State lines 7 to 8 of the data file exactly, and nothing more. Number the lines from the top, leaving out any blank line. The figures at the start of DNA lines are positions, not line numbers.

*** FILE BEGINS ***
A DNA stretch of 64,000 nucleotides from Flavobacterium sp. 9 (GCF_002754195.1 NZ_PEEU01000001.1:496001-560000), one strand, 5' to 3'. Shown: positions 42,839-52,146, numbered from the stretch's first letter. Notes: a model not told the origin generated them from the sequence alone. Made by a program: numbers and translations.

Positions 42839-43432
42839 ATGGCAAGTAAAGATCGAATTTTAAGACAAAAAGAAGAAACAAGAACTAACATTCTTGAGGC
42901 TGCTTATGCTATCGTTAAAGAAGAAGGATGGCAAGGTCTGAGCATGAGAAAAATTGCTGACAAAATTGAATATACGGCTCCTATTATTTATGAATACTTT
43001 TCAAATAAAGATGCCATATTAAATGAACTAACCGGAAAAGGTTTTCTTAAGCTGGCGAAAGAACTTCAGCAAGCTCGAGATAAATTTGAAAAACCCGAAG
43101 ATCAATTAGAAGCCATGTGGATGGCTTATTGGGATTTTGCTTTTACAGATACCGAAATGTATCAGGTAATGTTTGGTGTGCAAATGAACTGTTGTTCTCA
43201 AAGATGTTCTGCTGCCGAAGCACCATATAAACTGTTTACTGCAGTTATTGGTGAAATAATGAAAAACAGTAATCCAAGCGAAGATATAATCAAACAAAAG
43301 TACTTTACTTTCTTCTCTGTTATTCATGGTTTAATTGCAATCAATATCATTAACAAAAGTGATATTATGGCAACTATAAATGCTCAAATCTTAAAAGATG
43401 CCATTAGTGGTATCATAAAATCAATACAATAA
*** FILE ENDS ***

43201 AAGATGTTCTGCTGCCGAAGCACCATATAAACTGTTTACTGCAGTTATTGGTGAAATAATGAAAAACAGTAATCCAAGCGAAGATATAATCAAACAAAAG
43301 TACTTTACTTTCTTCTCTGTTATTCATGGTTTAATTGCAATCAATATCATTAACAAAAGTGATATTATGGCAACTATAAATGCTCAAATCTTAAAAGATG